Continuing the review of the final day of the 6 Nations tournament, with the key moments in the Ireland and England games.
The Welsh result at least confirmed to the Irish that a win was paramount in their tussle with the Scots away from home and a sizeable one to boot, if the points' difference was to be overturned. They also adopted the attacking mentality that the Welsh had shown the blueprint for in their game, looking to score whenever they could and rack up the points. They achieved the essential ingredient of the victory at least, as their tide of attacking intention brought them a 40-10 success, which piled the pressure on to the English. It also meant that they had at least finished above the Welsh with the extra 30 points on their 'plus' side in the table. There was another vital decision near the end of the game, when the Scots thought that they had scored a try through Stuart Hogg, only for the replays to rule it out for a knock on. Would the points' difference be enough for Ireland to prevent England from surpassing it in their heavyweight battle with the old foes, the French though? It seemed a tall order to win by 26 points, given that the French seemed by far the most difficult of the opponents that the main contenders had to face on the final day.
The England game started at a frenetic pace, as the home side seemed to want to attack at every opportunity and perhaps forgot that they had 80 minutes not 40 to play. Sometimes that paid off as they scored the first try in the early minutes, but it also brought with it several mistakes, which the fleet of foot French were eager to capitalise on and bagged two tries as a result. So a topsy-turvy game developed as England for much of the first-half could not even be sure of beating their rivals, never mind accumulating enough points to take the title. With half-time beckoning they seemed to surge into another gear and the dream seemed possible again, as an unthinkable 15-7 deficit became a 27-15 lead at the break as Anthony Watson and Ben Youngs went over for tries.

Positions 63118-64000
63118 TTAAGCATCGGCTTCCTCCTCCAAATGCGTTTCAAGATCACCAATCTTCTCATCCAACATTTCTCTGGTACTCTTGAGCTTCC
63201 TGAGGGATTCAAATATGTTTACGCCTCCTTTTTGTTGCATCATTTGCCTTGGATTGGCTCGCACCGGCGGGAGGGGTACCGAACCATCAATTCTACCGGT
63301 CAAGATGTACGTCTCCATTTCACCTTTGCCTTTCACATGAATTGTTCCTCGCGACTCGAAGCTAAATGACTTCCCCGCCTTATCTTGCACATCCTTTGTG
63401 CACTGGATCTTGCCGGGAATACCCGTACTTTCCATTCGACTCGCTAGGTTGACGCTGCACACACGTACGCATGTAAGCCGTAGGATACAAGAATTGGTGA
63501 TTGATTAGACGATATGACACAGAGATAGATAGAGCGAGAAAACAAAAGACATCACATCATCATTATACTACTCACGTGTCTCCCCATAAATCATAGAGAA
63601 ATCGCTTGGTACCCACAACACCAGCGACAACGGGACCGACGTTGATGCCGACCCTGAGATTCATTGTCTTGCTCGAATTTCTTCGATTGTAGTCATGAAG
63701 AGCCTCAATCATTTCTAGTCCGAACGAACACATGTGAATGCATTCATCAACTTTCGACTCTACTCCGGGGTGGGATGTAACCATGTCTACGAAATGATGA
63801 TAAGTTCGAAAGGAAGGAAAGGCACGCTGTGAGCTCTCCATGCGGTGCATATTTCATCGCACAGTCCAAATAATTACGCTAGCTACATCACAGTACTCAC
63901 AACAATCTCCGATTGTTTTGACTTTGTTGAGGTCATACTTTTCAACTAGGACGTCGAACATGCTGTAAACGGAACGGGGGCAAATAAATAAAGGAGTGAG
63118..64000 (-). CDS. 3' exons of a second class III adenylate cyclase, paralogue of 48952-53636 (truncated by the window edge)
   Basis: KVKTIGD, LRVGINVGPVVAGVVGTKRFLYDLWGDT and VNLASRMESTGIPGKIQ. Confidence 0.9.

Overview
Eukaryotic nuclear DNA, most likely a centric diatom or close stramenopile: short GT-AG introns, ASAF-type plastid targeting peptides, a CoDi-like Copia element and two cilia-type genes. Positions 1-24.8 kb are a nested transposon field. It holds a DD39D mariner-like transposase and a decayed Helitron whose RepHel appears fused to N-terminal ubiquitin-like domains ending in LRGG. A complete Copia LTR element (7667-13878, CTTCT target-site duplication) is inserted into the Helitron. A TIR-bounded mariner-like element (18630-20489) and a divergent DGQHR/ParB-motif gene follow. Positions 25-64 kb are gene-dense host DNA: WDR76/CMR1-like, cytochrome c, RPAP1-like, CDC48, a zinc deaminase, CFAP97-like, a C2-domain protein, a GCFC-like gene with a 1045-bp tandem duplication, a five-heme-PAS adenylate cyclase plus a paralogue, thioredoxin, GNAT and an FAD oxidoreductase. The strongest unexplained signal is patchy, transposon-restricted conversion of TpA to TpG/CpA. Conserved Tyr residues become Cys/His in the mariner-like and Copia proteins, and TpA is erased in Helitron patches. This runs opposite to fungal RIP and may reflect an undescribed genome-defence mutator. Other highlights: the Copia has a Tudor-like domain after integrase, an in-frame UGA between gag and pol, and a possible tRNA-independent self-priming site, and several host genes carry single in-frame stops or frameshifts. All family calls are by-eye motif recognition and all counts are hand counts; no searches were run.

The second-half continued to be action-packed as the game ebbed and flowed, each side scoring tries then conceding themselves, the equation for England a constantly changing one. Youngs and Jack Nowell ended up with two tries apiece in a total of seven for the home side, but the French were equally as entertaining with five of their own. Time ran out for the English as they found their highly entertaining 55-35 success leave them just one (agonising) converted try short of the title.
With so many crucial moments occurring across all three games, it would be petty to pick on any single one as being definitive. Instead it is better to just bask in the wonderful #Rugby that was on show and look forward to the World Cup, which will hopefully prove to be just as entertaining.